Edwards to be buried next to her son
Posted December 8, 2010
Raleigh, N.C. — Elizabeth Edwards will be buried Saturday in a private service at Oakwood Cemetery in Raleigh, next to her oldest son, who was killed 14 years ago in a traffic accident.
Edwards, 61, the estranged wife of two-time Democratic presidential candidate John Edwards, died Tuesday at her Chapel Hill home after a six-year battle with breast cancer.
A funeral will be held at 1 p.m. Saturday at Edenton Street United Methodist Church, 228 W. Edenton St. in Raleigh, according to Brown-Wynne Funeral Home, which is handling arrangements.
The family asked that people make donations to the Wade Edwards Foundation, which supports a computer lab for high school students in Raleigh.
Edwards was first diagnosed with cancer in the waning days of the 2004 presidential campaign, when John Edwards, who was then a U.S. senator from North Carolina, was the Democratic nominee for vice president. The couple didn't disclose her illness until after the election.
Dr. Lisa Carey, the oncologist at UNC Hospitals in Chapel Hill who treated Edwards, said in a statement Wednesday that Edwards took part in a clinical study to help researchers better understand why some tumors respond to treatment better than others.
"Her life was marked by many such acts of selflessness, but I mention this one in particular because only through this kind of partnership between patients and researchers will we finally end cancer," said Carey, medical director of the UNC Breast Center and associate director of clinical science at the UNC Lineberger Comprehensive Cancer Center.
Eighty percent of women with breast cancer are now cured because of recent advances in treatment, and many others have years of productive lives while receiving treatment, Carey said.
Elizabeth Edwards' cancer went into remission after surgery and months of treatment in 2005, but it resurfaced two years later, as John Edwards was mounting a second run at the White House. The couple agreed that they wouldn't allow the cancer to derail his candidacy.
Because the cancer had moved into her bones, Carey said at that time that it was no longer curable but could be treated.
Doctors recently informed Edwards that the cancer had spread and recommended that she stop treatment.
"Elizabeth Edwards was an amazing woman. I liked her very much and will miss her," Carey said. "She uniformly demonstrated grace under the worst of circumstances and a remarkable desire to use her misfortune to help others. Like many people, I was often surprised and always impressed by her resilience, which was as evident in private as it was in public."
Friends remember Edwards
Others who knew Edwards expressed similar sentiments Wednesday.
"I remember her intelligence, her passion (and) her compassion for other people," said Ed Turlington, a Raleigh lawyer who headed John Edwards' 2004 presidential campaign and who has known the Edwardses for more than 20 years.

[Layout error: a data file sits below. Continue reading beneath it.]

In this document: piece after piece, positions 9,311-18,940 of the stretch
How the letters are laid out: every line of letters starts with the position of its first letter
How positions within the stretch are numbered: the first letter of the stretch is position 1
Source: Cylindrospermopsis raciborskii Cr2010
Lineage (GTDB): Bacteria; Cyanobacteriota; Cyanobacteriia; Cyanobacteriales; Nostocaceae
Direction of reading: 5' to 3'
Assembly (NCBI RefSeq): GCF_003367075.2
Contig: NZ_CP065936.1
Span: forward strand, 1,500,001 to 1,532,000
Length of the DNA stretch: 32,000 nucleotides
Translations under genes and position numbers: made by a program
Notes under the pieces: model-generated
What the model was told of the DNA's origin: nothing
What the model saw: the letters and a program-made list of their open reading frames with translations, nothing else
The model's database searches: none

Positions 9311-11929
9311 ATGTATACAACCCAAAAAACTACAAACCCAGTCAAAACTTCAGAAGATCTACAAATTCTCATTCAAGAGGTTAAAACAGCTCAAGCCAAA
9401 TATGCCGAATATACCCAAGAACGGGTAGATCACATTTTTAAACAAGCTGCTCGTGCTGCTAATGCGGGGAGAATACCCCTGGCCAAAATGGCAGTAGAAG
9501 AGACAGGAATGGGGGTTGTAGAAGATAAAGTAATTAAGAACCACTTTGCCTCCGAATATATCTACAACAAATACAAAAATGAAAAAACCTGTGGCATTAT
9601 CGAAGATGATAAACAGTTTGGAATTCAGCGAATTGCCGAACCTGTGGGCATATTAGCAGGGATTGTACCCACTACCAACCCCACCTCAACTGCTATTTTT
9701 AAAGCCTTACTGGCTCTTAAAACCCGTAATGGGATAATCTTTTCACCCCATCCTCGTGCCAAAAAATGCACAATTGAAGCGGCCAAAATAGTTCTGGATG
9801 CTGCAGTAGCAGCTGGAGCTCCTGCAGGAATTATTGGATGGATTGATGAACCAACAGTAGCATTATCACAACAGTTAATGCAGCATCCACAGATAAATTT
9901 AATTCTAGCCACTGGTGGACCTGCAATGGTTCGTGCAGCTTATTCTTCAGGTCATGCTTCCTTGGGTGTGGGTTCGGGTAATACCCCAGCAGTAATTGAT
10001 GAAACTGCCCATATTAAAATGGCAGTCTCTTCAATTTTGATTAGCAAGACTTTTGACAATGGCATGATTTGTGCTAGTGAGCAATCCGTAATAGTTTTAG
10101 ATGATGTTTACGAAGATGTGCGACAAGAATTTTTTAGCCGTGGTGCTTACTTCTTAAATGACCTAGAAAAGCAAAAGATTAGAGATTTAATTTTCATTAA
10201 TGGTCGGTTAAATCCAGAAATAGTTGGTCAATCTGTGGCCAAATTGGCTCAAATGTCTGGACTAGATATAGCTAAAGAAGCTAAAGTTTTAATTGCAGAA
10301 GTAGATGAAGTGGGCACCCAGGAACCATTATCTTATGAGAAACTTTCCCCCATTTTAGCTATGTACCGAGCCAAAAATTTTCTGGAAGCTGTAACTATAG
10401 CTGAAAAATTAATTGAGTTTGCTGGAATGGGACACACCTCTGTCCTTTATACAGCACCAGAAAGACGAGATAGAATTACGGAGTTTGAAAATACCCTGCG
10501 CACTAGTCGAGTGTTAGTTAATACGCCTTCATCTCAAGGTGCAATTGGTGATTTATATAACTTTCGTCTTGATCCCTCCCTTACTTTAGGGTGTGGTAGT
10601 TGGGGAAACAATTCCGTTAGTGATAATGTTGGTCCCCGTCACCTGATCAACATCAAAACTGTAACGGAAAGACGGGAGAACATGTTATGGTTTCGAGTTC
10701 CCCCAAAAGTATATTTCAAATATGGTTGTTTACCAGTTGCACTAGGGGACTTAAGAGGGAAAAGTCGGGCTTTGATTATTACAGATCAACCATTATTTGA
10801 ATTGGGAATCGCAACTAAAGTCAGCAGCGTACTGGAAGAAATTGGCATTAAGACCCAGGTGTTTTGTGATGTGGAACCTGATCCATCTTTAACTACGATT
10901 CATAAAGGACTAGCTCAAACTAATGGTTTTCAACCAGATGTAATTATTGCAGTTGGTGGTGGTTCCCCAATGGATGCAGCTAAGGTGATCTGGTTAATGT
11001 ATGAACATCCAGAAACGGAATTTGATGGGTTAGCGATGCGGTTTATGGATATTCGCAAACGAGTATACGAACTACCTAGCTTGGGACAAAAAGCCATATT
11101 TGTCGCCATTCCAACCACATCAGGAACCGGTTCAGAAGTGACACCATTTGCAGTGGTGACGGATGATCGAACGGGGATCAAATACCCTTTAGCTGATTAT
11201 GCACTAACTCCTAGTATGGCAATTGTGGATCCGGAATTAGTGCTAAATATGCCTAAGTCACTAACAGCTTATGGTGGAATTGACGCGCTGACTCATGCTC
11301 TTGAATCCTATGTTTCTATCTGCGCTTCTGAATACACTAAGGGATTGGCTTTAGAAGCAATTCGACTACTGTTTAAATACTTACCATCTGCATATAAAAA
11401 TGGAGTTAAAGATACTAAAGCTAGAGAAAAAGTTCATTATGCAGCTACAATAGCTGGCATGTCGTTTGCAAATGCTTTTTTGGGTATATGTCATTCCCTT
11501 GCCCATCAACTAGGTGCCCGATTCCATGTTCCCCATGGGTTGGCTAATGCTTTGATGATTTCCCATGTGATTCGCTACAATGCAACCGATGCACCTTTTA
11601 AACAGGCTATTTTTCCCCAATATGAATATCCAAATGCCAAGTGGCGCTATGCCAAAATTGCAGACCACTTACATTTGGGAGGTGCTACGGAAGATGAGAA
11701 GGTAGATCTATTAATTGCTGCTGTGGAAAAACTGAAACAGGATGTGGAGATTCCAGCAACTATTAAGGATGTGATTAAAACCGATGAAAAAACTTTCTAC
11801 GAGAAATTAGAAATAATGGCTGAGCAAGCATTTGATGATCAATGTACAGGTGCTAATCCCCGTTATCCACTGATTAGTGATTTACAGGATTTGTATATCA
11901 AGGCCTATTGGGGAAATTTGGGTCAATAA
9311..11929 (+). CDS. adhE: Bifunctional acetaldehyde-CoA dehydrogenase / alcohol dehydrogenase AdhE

"To know her was to respect and love her. She wore many hats," Turlington said. "Sometimes it was was somewhat chaotic to be around Elizabeth because was juggling so many balls, but it was never dull and most often fun."
Edwards was always involved in her children's schools, planning a neighborhood holiday party or volunteering in the community, he said, calling her an unstoppable personality.
"She was an outstanding mother to all her children. She was a strong part of a marriage for many years, and so, when I'm thinking about her today, I'm smiling on the inside," Turlington said.
Political strategist David "Mudcat" Saunders saiid Elizabeth Edwards was an integral part of her husband's campaigns. No major decision was made without her input, he said, calling her a very strong woman who exceeded the definition of resilient.
"Quite frankly, John has been crushed by all of this. We can all understand why," said Saunders, who was in Chapel Hill with the family on Tuesday. "He says he has one priority next, and that that is being a great father to these kids."
Nancy Olson, the owner of Quail Ridge Books and Music in Raleigh, said she got to know Elizabeth Edwards long before Edwards wrote two books in the last four years about overcoming adversity in her life.
"I had so many moments with her that were very moving," Olson said. "She was an incredibly warm, open person. She connected with everybody."
Edwards held books signings and readings at Quail Ridge for "Saving Graces" in 2006 and "Resilience" last year, and the events routinely drew hundreds of people to the book store.
"The store was always packed, and she greeted every person," Olson said. "She was open to hearing how they felt about the death of children, about cancer, about books. She would talk to people about anything."
She called Edwards "a beautiful writer" who could have been a best-selling novelist.
"I encouraged her many, many times to write a novel. I could tell her eyes would light up and she would think about it, but she was so busy," she said.
Edwards is survived by her husband, daughters Cate and Emma Claire and son Jack.
Wade Edwards, the couple's oldest son, was killed in 1996 at age 16 when his Jeep overturned as he was driving from the family's home in Raleigh to their beach house on Figure Eight Island, near Wilmington.
"We have lost the comfort of Elizabeth's presence, but she remains the heart of this family. We love her and will never know anyone more inspiring or full of life," the family said in a statement Tuesday. "On behalf of Elizabeth, we want to express our gratitude to the thousands of kindred spirits who moved and inspired her along the way. Your support and prayers touched our entire family."